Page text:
How do you efficiently integrate an innovative event venue for up to 12,500 visitors into an organically grown city centre architectural theme? The RheinMain CongressCenter in the heart of Wiesbaden is the answer to this architectural and urban planning challenge. Top modern architecture – a mix of traditional elements and a modern construction style – fits in well in a city centre with great architectural tradition.
The architect, Ferdinand Heide, proposed much more than an impressive drawing with a sophisticated and transparent building design that invites daylight in at every turn. The design integrates seamlessly into the urban surroundings of Hesse's state capital with a façade that is reminiscent of the great structures of one of the oldest spa facilities in Europe. The tall colonnades around the RheinMain CongressCenter serve as a reminder of some of the style elements found in the Wiesbaden Kurhaus and the state theatre.
The increasing importance Wiesbaden places on high-impact façades and their illumination at night is documented by the outward reflection of the structure, segmentation and materials used in the interior.
One key factor in the integration of the complex with the immediate urban neighbourhood of the Wiesbaden Museum and two ministerial complexes of the state is the separation into two distinctive parts by way of a public passageway. It means that pedestrians don't have to walk all the way around the centre to access the middle of the inner city. It additionally supports the core philosophy of the layout: the complex is not just an attraction for visitors – locals are invited to utilise the facility independent of scheduled events as well.
A total of 45 event rooms and daylight-flooded lobbies are integrated into the RheinMain CongressCenter, including a hall for up to 9,000 people and a second large room for 3,200 guests. Portable wall elements add to the flexibility of the facilities. A grandstand system with 3,000 seats in the large hall can be retracted into a holding space designed specifically for this purpose. Spacious access options allow simultaneous events – in the halls and in the other, smaller conference rooms – each with their own infrastructure. Each one of these details is part of the ambitious goal of the planners: "harmoniously integrated into its immediate surroundings on the outside, and the most innovative conference and events centre in Germany on the inside."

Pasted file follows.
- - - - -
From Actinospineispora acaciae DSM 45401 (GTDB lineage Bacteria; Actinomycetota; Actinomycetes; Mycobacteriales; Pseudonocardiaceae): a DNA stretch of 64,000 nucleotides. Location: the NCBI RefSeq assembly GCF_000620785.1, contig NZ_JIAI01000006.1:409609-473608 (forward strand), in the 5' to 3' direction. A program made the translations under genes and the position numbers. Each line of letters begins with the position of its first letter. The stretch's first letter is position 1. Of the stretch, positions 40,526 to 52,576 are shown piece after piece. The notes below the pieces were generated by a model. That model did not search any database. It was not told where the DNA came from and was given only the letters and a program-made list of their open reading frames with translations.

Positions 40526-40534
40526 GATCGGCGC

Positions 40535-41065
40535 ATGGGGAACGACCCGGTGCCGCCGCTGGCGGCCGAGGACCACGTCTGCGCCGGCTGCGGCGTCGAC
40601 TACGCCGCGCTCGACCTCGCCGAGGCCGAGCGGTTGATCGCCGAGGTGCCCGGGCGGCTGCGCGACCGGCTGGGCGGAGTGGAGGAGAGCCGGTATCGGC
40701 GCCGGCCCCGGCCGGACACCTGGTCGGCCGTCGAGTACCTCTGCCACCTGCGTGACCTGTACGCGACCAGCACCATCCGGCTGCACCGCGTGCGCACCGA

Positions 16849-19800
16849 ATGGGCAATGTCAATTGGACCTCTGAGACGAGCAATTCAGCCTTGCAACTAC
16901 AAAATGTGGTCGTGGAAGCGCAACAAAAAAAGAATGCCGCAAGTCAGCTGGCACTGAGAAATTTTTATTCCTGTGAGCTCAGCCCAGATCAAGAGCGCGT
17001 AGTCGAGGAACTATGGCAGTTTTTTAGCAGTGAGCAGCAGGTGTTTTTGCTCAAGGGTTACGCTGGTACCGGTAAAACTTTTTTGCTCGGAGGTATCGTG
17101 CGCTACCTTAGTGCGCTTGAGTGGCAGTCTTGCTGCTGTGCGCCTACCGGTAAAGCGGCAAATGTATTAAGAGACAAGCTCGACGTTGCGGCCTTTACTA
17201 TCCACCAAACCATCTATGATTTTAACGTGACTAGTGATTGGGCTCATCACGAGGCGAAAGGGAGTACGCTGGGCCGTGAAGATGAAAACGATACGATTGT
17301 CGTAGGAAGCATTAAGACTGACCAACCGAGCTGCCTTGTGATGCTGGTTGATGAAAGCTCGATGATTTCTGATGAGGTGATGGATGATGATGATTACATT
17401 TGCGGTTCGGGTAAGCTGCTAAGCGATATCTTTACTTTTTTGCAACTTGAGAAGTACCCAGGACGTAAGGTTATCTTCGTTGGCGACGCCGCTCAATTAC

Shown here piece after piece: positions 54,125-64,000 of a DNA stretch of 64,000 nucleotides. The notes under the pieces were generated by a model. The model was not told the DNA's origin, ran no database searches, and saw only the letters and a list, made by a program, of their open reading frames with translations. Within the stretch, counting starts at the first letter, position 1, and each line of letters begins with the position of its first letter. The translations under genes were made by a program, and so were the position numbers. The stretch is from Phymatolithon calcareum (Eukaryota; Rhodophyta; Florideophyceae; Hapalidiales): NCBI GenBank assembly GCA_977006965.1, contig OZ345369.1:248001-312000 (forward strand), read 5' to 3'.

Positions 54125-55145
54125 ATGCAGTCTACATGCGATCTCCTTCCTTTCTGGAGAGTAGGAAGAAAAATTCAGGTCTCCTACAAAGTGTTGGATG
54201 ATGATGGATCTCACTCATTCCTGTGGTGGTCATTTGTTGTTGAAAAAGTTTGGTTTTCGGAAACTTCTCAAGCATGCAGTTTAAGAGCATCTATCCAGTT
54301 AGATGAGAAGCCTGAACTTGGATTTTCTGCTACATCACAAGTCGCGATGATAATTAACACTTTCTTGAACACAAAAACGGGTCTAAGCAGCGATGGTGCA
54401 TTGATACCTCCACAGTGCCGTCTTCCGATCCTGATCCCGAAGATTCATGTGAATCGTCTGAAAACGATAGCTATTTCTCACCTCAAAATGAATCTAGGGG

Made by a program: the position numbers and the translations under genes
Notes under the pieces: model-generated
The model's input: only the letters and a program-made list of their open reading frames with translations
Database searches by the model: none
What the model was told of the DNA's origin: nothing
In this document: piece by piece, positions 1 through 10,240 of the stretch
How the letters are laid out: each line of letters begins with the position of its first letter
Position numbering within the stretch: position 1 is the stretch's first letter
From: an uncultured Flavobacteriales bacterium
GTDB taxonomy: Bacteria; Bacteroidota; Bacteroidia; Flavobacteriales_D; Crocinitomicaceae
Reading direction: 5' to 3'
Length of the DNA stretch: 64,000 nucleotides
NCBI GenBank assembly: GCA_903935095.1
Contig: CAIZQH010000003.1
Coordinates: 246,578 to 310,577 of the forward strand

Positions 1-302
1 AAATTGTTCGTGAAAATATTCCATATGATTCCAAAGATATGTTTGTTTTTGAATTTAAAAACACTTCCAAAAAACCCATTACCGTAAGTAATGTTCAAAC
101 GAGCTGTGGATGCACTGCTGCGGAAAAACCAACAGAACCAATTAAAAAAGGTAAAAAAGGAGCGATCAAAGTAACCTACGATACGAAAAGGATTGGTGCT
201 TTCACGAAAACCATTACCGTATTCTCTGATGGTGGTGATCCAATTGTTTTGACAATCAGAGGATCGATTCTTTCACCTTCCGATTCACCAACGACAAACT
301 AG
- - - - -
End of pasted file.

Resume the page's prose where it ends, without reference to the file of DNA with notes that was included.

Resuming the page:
The CongressCenter benefits from underfloor heating via a heat pump. Peak loads are supplied via district heating from a biomass heat and power plant. The electricity for the heat pump is generated via the photovoltaic system on the roof of the great hall.
The complex was awarded the pre-certificate in platinum of the German Sustainable Building Council (DGNB) three years before its official opening.
The high-end materials of the façade in warm shades of yellow and beige allow the RheinMain CongressCenter to seamlessly integrate into the existing Wiesbaden city centre with its great architectural tradition. Large green areas underline the transparency and permeability of the complex. "The materials of the congress centre are characterised by natural stone and fair-faced concrete with a natural stone aggregate finish, as well as the wood panelling of the hall interiors", explains the lead architectural firm Ferdinand Heide.
The supporting pillars of the metal and glass elements received a back-ventilated and thermally insulated stone cladding facing outward. The bases, columns and roof of the colonnades are made of prefabricated fair-faced concrete, which was given a natural stone look with relevant aggregates and a roughened finish. Accented lighting on the sophisticated façades keeps the focus on all the premium materials used – by day and by night. The clever interplay of the surfaces and colours with the illumination of this state-of-the-art structure has left an impression on the overall urban landscape of the state capital.
How do you integrate an innovative new construction like the RheinMain CongressCenter into the existing surroundings without interrupting the flow of the overall cityscape? The architectural firm Ferdinand Heide called their solution the "layer principle. Features of the adjoining public spaces – be it the forecourt of the complex or the park in its immediate vicinity – reappear in the colonnades of the CongressCenter and continue on into lobby areas and to the various event halls."
BEGA light building elements are the perfect medium for underlining this architectural structure on the exterior and creating a transition between the new complex and the existing cityscape at night through illumination. They add structure to exterior spaces and follow the movement of people on public areas like the forecourt of the CongressCenter. The light building elements also mirror the stylistic idiom of the cubic columns in the colonnades and create a harmonious connection between the representative forecourt and the entrance area of the CongressCenter.